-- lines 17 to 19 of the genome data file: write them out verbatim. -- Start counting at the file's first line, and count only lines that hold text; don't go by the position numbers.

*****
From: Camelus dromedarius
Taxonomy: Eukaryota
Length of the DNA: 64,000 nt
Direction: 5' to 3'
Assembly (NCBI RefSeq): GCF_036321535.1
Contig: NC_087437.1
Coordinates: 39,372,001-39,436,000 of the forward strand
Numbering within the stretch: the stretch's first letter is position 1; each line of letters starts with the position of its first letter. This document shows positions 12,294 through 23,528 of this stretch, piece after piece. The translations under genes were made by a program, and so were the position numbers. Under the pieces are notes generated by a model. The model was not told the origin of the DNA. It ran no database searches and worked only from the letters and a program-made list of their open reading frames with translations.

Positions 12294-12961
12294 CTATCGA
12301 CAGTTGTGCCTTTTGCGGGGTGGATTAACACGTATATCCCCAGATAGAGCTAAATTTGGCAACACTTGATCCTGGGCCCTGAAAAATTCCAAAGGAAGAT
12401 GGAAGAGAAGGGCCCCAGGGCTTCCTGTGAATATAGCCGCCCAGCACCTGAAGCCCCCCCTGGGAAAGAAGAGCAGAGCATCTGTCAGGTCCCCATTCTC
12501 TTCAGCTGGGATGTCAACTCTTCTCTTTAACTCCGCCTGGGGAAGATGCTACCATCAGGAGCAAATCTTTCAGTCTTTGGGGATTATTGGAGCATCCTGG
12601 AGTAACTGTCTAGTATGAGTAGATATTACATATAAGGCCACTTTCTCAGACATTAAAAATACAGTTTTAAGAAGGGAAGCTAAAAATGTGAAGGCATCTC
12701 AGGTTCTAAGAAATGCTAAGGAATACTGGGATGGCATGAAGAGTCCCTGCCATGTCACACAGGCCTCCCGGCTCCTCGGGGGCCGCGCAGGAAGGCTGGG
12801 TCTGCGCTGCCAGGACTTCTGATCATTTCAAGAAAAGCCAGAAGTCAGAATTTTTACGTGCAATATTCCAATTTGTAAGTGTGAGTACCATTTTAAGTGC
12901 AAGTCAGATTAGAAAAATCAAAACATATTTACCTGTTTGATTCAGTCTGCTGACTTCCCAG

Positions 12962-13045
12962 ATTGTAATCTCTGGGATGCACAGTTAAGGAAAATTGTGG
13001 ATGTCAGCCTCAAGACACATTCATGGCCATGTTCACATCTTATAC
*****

12901 AAGTCAGATTAGAAAAATCAAAACATATTTACCTGTTTGATTCAGTCTGCTGACTTCCCAG

Positions 12962-13045
12962 ATTGTAATCTCTGGGATGCACAGTTAAGGAAAATTGTGG